An amalgam of wardrobe also works, too! Wear capri pants one day, and the next, bring those yoga pants out. Feeling basic? Wear neutral colors. Feeling crazy? Go get those shiny metallics and neons!
We hope that giving a brief history on hip hop told through pants will give you a perspective of how liberating hip hop is- enough to make a unique style of your own. Since hip hop is a big world you can discover, feel free to mix up styles. Who knows? You might be the next trendsetter while you're busting your moves away to the music.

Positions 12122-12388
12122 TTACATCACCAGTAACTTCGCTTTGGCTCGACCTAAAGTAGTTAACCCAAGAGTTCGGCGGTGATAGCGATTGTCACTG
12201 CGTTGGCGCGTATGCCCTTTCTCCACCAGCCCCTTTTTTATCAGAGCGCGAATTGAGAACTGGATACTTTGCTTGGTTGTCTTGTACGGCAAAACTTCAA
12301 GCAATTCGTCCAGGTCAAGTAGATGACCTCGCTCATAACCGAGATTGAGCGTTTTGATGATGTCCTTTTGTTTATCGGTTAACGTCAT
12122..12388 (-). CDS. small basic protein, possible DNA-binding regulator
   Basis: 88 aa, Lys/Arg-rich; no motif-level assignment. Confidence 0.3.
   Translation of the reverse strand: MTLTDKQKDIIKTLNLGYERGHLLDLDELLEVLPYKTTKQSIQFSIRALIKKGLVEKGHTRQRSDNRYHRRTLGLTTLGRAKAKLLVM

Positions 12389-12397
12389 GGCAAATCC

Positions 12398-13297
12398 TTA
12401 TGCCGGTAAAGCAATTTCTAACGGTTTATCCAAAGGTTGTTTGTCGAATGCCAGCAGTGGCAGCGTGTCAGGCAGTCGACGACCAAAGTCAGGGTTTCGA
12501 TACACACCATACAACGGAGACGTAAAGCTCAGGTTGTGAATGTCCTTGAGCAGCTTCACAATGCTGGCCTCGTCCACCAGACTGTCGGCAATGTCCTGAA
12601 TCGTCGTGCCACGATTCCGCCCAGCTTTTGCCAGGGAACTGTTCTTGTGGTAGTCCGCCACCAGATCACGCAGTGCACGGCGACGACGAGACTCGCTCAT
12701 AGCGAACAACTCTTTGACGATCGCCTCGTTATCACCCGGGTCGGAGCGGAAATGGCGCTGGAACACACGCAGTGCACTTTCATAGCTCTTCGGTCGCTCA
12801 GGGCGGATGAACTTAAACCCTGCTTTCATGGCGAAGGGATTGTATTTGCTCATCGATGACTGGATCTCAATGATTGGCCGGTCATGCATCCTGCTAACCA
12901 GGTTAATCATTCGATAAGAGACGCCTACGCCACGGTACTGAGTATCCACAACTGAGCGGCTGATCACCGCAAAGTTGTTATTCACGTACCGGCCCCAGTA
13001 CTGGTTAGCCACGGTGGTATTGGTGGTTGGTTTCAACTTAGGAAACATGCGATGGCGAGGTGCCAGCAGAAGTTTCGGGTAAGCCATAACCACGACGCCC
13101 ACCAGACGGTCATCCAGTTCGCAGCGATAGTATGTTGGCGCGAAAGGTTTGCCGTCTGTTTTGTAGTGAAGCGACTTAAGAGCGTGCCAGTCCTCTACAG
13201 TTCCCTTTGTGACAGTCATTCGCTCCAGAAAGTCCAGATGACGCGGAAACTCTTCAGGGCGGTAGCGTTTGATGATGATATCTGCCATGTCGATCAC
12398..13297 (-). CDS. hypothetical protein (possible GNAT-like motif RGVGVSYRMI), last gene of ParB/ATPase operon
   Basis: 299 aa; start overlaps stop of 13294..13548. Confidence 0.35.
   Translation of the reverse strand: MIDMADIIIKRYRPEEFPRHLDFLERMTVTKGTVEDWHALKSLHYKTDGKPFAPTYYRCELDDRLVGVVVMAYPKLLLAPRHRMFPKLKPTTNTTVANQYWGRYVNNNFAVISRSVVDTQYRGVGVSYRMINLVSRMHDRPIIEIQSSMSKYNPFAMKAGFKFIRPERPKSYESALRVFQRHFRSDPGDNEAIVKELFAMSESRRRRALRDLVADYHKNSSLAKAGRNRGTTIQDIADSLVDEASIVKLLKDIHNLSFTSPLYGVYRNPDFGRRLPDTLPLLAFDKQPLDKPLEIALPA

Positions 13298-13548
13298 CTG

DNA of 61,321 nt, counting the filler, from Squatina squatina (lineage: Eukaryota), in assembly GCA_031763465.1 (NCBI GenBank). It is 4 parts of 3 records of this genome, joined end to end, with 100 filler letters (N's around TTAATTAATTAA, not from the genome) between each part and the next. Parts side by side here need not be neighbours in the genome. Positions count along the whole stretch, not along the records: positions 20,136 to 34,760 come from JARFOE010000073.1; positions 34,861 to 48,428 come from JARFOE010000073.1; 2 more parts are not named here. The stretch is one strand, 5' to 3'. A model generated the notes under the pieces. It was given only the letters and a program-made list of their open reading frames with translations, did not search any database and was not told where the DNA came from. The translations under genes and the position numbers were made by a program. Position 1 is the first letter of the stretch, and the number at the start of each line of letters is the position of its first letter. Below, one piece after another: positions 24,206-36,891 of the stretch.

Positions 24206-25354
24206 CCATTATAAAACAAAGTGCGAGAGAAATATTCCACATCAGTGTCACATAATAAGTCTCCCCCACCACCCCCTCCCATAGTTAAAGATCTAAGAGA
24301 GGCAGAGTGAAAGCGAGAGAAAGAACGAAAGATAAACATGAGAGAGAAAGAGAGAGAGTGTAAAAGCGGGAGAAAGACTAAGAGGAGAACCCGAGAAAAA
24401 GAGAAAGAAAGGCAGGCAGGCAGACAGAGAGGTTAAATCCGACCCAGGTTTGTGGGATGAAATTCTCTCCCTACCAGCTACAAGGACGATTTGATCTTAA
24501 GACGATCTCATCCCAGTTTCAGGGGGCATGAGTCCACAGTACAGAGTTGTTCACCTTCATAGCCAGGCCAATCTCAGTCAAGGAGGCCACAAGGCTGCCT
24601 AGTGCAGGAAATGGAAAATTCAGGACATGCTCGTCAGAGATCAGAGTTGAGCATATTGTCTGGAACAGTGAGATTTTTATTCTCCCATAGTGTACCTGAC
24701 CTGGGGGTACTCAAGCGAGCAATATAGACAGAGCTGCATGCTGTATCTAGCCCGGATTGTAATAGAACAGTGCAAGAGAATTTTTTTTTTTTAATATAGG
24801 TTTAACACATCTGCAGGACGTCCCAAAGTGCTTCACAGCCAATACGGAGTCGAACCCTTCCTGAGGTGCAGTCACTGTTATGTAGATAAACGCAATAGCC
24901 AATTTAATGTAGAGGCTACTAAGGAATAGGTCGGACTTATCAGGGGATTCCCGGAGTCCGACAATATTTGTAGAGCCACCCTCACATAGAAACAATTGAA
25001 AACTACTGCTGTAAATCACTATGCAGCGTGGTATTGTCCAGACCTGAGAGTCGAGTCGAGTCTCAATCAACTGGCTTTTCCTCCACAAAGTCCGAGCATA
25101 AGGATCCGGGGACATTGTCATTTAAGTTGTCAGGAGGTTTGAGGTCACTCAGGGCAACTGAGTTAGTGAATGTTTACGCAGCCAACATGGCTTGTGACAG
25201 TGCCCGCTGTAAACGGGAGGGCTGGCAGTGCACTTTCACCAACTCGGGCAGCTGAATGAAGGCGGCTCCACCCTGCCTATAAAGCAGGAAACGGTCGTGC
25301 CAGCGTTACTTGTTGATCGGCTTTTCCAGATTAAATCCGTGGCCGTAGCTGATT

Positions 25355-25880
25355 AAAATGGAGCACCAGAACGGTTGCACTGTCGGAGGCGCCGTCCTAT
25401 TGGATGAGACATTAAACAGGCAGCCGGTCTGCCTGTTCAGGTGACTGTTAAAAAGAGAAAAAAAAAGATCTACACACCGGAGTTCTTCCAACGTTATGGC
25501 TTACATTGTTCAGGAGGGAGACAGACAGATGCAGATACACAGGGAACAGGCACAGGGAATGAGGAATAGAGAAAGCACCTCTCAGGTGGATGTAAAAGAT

If you're still worried after all that's been said and done because you don't know where to get the perfect hip hop pants, we can help. We've curated quality hip hop pants on our shop so you won't have to. From sweatpants, harem pants, and joggers- to more slim-fitting leg wear such as leggings and yoga pants- we have them for you. Plus, we are advocates or art, dance, and making the world a better place. A portion of our proceeds from is dedicated to helping inspire dreamers to pursue their passion by teaching dance to areas of poverty.
And to repeat what has been said earlier in this article- hip hop is a lifestyle. So whether you have the street cred or not, live and dance on, my friend, no matter what pants you are on.